Club sandwiches work well for a picnic-themed Fourth of July party. Juice File Photo.
Four recipes for a tasty Fourth of July
Published on July 1st, 2013 | by Laura Billingsley
Fourth of July celebrations are often about the two Fs: food and fireworks. The holiday is heavy on picnics and grill outs, but hosting a great outdoor event does require some planning. It’s important to choose the right dishes.
“Whether you’re making fried chicken, sandwiches, a pasta salad or dessert, anything that is stable and will hold well with time and temperature is really key to pulling that event off,” said Lynn Pritchard, chef and owner at Table 128 Bistro & Bar in Clive. He also stressed the importance of having as much preparation as possible done ahead of time so you can pack the cooler and go.
Today you’re much more likely to see picnickers toting a plastic cooler than a wicker basket. “Keeping things properly chilled is really important,” said Pritchard. Adding ice or gel packs can help retain cold even longer.
For the Fourth of July, Pritchard suggests panna cotta for dessert. This traditional Italian dessert is “very simple, very light. It’s one of those dessert items that will hold well given time and temperature,” he said. Pritchard shared his recipe for yogurt panna cotta with fresh berry compote.
For more July Fourth recipes, sites like Pinterest offer links to an abundance of possibilities. Here are some options for outdoor eating:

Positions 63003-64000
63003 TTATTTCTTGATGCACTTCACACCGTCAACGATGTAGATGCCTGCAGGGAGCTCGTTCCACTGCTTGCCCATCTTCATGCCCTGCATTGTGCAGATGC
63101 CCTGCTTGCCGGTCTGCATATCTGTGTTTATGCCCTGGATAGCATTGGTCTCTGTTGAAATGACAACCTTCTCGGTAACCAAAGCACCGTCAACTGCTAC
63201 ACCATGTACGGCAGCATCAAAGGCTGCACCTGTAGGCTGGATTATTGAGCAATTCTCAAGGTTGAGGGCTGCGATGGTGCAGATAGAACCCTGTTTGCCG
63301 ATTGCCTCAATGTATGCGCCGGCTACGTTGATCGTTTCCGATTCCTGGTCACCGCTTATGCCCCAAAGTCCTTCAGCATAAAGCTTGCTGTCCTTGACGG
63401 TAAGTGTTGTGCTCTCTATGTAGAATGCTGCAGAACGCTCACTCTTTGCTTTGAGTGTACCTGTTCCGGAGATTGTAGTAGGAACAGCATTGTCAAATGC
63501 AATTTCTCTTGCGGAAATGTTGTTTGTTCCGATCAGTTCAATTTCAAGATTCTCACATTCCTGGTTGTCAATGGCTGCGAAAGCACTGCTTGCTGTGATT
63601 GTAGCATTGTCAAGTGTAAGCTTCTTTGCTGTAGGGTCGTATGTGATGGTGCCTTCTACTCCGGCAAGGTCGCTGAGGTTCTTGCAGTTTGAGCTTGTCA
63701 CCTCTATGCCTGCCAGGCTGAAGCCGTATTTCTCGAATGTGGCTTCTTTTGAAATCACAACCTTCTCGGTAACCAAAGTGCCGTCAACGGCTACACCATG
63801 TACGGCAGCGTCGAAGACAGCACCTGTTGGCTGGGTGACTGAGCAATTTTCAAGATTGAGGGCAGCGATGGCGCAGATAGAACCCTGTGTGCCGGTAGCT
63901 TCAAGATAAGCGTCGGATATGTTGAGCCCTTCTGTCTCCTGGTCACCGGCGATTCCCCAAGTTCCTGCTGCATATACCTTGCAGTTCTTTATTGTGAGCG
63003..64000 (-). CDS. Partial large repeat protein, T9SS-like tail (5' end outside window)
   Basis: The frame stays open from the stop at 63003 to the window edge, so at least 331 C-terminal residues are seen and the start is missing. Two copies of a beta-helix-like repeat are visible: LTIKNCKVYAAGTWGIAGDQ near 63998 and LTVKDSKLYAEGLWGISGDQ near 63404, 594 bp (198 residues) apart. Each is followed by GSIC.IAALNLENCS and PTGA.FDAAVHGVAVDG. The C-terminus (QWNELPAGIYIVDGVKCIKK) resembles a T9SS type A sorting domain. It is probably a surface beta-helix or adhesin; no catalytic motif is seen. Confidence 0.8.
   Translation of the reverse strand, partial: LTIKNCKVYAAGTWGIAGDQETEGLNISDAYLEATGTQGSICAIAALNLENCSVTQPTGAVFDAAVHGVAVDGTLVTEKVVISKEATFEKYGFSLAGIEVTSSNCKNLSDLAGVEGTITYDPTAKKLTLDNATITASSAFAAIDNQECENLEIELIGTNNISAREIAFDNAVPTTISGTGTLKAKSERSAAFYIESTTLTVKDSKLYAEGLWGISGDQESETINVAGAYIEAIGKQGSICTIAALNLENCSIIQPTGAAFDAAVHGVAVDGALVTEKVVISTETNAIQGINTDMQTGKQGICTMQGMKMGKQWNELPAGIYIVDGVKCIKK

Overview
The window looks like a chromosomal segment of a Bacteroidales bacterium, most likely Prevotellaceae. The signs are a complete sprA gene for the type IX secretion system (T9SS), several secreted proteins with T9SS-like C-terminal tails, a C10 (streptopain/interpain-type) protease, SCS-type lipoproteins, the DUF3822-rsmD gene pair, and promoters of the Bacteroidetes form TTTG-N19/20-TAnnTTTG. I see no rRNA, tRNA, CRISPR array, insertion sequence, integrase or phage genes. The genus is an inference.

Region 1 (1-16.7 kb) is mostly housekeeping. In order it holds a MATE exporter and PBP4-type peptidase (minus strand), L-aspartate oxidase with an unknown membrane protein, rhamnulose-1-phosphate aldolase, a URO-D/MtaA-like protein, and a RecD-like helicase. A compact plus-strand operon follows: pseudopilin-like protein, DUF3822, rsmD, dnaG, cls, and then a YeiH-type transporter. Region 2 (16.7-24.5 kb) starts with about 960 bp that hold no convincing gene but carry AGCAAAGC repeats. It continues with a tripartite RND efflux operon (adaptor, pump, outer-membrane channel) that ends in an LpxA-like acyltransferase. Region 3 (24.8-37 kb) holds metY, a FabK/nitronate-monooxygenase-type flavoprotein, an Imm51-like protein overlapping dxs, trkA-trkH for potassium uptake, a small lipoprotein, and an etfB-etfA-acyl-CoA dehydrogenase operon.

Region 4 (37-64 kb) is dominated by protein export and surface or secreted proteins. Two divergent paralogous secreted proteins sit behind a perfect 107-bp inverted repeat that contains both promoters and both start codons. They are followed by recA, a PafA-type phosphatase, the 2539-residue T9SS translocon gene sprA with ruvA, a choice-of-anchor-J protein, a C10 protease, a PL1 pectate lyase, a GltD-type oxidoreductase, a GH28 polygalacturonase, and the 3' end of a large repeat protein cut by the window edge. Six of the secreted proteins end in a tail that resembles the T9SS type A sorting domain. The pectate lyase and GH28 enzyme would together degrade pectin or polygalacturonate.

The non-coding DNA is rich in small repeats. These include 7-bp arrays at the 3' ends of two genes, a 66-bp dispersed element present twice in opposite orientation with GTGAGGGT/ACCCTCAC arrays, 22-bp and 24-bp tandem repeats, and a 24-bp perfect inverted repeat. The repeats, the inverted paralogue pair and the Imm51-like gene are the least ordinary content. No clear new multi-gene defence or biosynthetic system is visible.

This fresh, zesty salad is colorful and quick to prepare.
Pressed sandwiches travel well in a cooler or basket.
Citrus or berry flavors provide taste without the sugar of sodas.
Holiday colors plus brownies equals a satisfying dessert.
Recipe: Lynn Pritchard’s Yogurt Panna Cotta with Fresh Berry Compote
Milk ½ cup
Sugar 1 cup
Orange zest and juice ½ orange
Lemon zest and juice ½ lemon
Vanilla bean, split and hulled ¼ bean
Gelatin sheets 4 each
Cultured yogurt ¾ cup
Heavy cream, whipped 1 ½ cups
Fresh berries 1 pint
In a saucepan, heat the milk, sugar, citrus zest and vanilla beans, simmering until the sugar has dissolved.
Place the gelatin in enough cool water to submerge the sheets completely. Soak the gelatin until softened. Once soft, remove the sheets of gelatin and squeeze out the excess water. Add the gelatin to the hot sugar liquid and stir to melt. Allow to cool slightly, then stir in the yogurt. Strain the mixture into a clean bowl. Chill over an ice bath until it starts to thicken. Fold in the whipped cream. Pour into individual molds, cups or ramekins, or a large mold and chill for 2 hours.
To make the compote, place the fresh berries, sugar and citrus juices in a saucepan and bring just to a boil. Stir the fruit once, turn off the heat and let it stew on its own for 5 minutes. Serve cold or at room temperature, spooned on or around the panna cotta.